Altered Dreams

So much has happened.  I nailed my musical audition, and went through a grueling 3 hour callback the next night.  My dancing was ok, not amazing, but good enough, my acting was pretty good, and my singing was right where I hoped it would be.  I know that I gave 200% at that audition and callback, and I didn’t hold anything back.  However, I was not cast.  I made it to the final 2, and, alas, the other gal will be telling Sally Bowles’ story, not I.  For a few minutes I felt rather depressed that even my utmost effort and my highest performance level was not good enough to be cast, but overall, I’m incredibly proud of all I gave.  Usually I hold a little something back at auditions.  Call it a protection mechanism, it’s just what I do.  Not so with this musical.  So even though I’m crestfallen that I still am not in a musical, I am reminding myself that it doesn’t mean I have less talent or I’m wasting my time being an actor because I’m clearly not good enough.  There is so much out of my control in the casting process.  All I can do is give my all.  And I did.  End of story.  So, the journey continues to find one.

After that I went to Portland and discovered the happiest place on Earth, Powell’s Bookstore.  Spent a few hours lovingly looking through every floor and category that tickled my fancy.  Then it was on to a PacNW adventure: Seattle->Squamish, BC->Whistler, BC->Coupeville,WA->Pt Townsend, WA->Seattle.  Lots of hiking and waterfalls and ferry’s and coffee made that trip a delight.  Now that my feet have found their mooring, I’m hard at work trying to get my endless to-do’s to become to-dones.

I also got to film a commercial that was the alternate reality version of a dream come true for me.  My world settles in the realm of Darcy, Dorrit and Dashwood.  That is to say, I have very little interest in TV, film, or books that were written after 1889.  I adore Austen, Dickens, Gaskell and Thackeray.  If it’s on Masterpiece Classic, you better believe I have a large mug of tea and am enthralled with the story that plays out before me.  My utmost goal and dream for my career is to be in period films and movie musicals.  So far, no one has come knocking on my door for a Persuasion remake, but I did book a commercial for Zappos where I played an 18th century primadonna.


Being called to the Edith Head building at Universal (are you kidding me?  She’s my costume idol!) to try on a bunch of 18th century dresses complete with corset and endless panniers, as well as a fitting for a wig custom made for me was beyond belief.  Sure, it wasn’t a film.  It was almost better- I only had to be in the inordinately heavy costume for one day, AND I got to be comedic and throw a bunch of ridiculous one-liners to a present-day roommate.  How fun is that??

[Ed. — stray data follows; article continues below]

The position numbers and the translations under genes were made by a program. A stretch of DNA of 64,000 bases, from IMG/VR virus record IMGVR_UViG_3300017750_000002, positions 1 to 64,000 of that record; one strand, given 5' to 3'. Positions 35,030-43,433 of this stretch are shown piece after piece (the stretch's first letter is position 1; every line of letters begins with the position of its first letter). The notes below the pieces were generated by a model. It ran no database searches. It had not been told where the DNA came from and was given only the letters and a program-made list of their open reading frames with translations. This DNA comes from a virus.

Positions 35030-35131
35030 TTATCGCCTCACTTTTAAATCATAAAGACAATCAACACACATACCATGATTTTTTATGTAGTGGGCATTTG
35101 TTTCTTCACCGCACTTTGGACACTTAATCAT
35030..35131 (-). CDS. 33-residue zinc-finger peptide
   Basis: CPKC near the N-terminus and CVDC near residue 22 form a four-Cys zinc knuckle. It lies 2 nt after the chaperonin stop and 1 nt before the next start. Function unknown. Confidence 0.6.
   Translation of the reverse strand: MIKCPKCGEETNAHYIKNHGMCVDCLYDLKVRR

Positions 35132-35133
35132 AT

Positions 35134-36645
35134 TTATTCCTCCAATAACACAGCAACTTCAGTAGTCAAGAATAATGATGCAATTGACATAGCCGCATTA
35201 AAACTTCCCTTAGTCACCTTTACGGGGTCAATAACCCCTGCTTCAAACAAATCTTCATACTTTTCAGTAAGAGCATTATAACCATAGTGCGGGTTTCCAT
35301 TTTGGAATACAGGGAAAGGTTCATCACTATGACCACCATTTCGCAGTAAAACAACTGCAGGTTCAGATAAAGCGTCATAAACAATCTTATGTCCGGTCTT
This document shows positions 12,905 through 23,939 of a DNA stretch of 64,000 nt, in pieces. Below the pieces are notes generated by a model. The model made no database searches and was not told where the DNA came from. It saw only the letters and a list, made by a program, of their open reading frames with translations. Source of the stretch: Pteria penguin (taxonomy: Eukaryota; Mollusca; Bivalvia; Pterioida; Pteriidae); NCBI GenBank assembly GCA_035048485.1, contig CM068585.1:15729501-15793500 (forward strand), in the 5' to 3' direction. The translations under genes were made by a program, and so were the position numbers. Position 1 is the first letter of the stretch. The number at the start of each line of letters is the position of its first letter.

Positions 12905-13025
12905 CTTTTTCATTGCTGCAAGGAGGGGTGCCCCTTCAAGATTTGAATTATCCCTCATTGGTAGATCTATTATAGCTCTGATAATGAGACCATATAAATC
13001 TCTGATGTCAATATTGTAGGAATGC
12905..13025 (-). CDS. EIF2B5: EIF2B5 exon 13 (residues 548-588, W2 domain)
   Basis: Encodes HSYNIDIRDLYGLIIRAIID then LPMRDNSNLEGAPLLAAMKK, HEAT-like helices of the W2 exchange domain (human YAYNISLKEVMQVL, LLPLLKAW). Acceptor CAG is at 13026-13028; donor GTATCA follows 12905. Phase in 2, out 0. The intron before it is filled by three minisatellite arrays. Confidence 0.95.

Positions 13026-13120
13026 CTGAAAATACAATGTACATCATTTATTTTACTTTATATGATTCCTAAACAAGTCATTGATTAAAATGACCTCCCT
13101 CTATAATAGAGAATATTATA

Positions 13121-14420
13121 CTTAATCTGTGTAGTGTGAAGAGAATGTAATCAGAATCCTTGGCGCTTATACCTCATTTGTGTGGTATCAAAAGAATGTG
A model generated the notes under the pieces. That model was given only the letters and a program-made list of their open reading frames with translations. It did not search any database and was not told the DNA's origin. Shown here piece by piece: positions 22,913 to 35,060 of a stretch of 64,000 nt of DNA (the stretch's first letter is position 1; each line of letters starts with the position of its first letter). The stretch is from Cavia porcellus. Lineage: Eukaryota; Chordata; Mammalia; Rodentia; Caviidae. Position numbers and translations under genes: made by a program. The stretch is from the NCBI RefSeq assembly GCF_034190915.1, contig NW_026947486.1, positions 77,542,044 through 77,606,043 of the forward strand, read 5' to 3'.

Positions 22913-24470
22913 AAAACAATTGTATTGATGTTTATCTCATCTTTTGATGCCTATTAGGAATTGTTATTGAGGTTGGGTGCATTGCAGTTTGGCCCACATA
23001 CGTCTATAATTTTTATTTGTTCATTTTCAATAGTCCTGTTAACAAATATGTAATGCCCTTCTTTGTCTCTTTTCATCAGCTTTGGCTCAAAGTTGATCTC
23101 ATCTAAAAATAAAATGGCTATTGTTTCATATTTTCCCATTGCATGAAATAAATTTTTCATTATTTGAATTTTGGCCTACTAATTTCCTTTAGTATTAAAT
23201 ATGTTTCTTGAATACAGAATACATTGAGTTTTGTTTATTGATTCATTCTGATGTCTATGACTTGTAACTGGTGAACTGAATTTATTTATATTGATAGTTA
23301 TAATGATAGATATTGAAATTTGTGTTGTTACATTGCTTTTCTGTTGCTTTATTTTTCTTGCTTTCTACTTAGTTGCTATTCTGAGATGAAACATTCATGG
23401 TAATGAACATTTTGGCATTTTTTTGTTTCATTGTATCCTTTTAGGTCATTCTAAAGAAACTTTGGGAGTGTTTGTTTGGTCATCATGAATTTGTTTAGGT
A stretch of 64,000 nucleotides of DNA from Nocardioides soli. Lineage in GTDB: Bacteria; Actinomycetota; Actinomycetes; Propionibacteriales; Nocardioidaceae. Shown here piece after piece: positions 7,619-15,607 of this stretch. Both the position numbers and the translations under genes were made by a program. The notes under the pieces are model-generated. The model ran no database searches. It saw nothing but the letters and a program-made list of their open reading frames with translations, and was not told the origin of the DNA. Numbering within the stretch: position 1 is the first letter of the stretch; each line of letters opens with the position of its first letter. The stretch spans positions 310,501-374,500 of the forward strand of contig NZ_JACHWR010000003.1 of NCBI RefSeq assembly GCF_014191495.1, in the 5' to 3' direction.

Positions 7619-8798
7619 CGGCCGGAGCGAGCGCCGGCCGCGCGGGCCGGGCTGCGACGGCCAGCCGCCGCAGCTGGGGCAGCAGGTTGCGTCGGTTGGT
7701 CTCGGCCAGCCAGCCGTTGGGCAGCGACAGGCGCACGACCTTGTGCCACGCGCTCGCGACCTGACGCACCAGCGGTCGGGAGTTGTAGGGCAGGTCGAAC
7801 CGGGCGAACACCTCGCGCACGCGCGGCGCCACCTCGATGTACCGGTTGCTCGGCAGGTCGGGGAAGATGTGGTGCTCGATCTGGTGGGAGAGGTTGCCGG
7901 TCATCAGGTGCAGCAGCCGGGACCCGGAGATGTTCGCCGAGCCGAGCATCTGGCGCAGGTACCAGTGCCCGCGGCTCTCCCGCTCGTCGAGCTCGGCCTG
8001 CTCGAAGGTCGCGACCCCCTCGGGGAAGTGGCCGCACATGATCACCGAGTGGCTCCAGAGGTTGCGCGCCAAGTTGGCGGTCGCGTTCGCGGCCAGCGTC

Sometimes the actualization of our dreams don’t look how we thought they would.  Doesn’t mean they’re any less of an experience in the sublime.  I may never get to do a period film.  But I got to wear the dress, get paid for it, and for one day, I was that character.  I may not have been cast as Sally in Cabaret.  But for one day, one callback, I was her.  And I got to tell her story and show those decision makers what I could do.  And that’s pretty amazing.


Being a Christian in Hollywood, pt 4

If you missed pt 1 of this blog, you can catch it here.

If you missed pt 2 of this blog, you can catch it here.

If you missed pt 3 of this blog, you can catch it here.

Welcome to pt 4 of the series, ‘Being a Christian in Hollywood’.  Last week I reviewed the present state of my job opportunities while keeping the faith in this town, this week we’re going to talk about the future.  At present, the roles for my type in commercials are numerous (jackpot).  In film/tv?  Eh, not so much.  Just based on age and gender alone, the number of roles I could conceivably go in for on any given breakdown are slim.  By one day of breakdowns last week, I counted 46 projects.  There were numerous roles listed for each.  There were a total of 6 roles that were my gender and age range.  Eesh.  Clearly I am not currently in a desirable demographic for TV/Film.  That’s ok.  That changes eventually.  While I don’t feel optimistic about my chances at TV/Film at this state in my career, the positive side is that it motivates me to create my own work.  This accomplishes several things.  It flexes my writing muscles, it challenges me to tell interesting stories, and it tells them how I want to tell them.  As someone who loves being the boss, this naturally appeals to me.  An actor has very little say on someone else’s set.  On your own?  The sky is the limit.